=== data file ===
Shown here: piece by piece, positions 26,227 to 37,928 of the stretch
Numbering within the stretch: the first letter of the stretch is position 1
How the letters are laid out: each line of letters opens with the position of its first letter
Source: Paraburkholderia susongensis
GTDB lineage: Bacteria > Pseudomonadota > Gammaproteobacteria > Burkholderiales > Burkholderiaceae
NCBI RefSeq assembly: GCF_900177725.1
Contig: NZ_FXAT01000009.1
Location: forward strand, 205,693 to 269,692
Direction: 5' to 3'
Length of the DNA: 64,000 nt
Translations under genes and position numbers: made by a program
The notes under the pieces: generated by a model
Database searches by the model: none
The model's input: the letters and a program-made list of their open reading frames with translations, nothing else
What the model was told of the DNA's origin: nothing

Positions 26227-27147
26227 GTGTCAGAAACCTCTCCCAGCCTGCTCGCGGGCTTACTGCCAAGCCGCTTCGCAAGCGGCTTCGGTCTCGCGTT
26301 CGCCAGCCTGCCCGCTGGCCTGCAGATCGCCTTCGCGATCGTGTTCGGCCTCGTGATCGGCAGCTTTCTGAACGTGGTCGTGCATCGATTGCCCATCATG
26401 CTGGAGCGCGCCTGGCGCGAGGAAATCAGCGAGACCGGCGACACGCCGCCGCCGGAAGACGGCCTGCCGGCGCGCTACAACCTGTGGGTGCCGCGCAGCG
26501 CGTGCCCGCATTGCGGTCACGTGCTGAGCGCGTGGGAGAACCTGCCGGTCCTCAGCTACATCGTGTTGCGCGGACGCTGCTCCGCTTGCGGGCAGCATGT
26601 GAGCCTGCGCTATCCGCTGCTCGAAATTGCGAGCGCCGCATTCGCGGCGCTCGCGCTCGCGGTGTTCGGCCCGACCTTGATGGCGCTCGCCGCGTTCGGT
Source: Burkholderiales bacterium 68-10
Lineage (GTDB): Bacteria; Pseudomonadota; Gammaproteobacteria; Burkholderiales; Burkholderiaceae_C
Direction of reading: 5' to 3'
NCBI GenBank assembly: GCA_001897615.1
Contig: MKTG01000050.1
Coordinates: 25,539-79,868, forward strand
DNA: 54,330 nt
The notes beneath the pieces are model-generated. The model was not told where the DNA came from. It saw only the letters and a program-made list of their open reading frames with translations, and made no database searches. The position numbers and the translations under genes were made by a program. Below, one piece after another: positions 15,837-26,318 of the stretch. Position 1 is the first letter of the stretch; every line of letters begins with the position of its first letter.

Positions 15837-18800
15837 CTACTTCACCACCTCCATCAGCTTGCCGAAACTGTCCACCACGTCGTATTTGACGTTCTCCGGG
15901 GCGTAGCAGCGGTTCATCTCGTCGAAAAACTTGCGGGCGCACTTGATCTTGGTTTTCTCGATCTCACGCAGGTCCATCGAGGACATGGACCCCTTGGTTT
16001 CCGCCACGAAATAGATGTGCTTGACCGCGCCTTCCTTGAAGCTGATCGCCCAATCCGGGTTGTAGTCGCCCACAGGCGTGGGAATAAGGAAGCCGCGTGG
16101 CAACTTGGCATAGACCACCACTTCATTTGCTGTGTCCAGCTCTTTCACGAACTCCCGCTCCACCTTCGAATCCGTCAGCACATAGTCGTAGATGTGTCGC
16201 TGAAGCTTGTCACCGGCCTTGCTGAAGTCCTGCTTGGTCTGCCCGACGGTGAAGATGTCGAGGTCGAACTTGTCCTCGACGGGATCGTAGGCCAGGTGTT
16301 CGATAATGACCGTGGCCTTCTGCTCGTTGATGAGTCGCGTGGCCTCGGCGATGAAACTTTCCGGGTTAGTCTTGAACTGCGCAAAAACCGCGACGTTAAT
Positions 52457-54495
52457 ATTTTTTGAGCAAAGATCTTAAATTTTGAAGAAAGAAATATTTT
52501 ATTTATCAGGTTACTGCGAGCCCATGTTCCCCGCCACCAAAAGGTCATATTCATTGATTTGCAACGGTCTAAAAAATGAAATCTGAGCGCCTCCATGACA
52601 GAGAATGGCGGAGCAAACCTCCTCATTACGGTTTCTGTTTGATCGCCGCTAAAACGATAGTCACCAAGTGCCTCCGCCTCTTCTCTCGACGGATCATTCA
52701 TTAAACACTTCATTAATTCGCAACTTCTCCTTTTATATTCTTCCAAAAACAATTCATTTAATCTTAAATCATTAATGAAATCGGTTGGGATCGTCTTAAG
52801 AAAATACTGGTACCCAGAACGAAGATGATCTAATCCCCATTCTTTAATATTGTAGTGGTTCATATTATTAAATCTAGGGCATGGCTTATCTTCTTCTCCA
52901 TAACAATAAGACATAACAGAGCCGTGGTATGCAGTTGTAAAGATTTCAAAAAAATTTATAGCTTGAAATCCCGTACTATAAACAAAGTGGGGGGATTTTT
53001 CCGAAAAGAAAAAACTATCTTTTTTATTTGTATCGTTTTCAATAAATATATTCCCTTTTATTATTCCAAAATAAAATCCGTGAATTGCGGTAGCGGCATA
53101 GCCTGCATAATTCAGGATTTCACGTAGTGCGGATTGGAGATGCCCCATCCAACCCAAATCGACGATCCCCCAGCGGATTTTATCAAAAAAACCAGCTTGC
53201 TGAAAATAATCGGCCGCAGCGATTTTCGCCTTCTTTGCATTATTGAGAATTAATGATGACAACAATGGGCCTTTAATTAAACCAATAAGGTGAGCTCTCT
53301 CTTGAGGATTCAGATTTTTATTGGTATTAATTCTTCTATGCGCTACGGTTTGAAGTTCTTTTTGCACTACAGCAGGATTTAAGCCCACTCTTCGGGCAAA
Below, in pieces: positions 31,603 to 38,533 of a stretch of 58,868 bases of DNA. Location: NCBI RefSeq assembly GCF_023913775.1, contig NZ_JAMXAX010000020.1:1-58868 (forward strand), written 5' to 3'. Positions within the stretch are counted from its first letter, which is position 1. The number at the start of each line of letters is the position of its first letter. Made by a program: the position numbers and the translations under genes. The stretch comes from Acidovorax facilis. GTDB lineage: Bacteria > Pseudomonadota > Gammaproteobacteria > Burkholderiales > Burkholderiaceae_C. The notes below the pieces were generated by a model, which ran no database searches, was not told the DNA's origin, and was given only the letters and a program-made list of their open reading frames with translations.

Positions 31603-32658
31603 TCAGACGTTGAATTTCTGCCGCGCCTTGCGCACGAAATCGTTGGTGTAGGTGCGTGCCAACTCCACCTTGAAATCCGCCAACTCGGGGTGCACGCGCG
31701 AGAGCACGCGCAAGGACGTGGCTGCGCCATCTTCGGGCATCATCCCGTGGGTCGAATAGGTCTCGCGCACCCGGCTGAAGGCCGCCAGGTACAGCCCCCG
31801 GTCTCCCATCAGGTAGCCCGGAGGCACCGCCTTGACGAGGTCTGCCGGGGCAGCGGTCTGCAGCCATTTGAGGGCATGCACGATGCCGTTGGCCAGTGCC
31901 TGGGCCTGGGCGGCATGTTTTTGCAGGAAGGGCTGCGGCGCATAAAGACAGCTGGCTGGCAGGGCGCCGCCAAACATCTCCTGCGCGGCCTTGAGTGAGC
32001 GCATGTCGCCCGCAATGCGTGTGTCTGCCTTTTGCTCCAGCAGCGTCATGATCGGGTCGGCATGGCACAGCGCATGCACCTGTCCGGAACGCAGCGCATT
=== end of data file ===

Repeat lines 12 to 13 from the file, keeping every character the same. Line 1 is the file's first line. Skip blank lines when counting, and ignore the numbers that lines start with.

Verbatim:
The notes under the pieces: generated by a model
Database searches by the model: none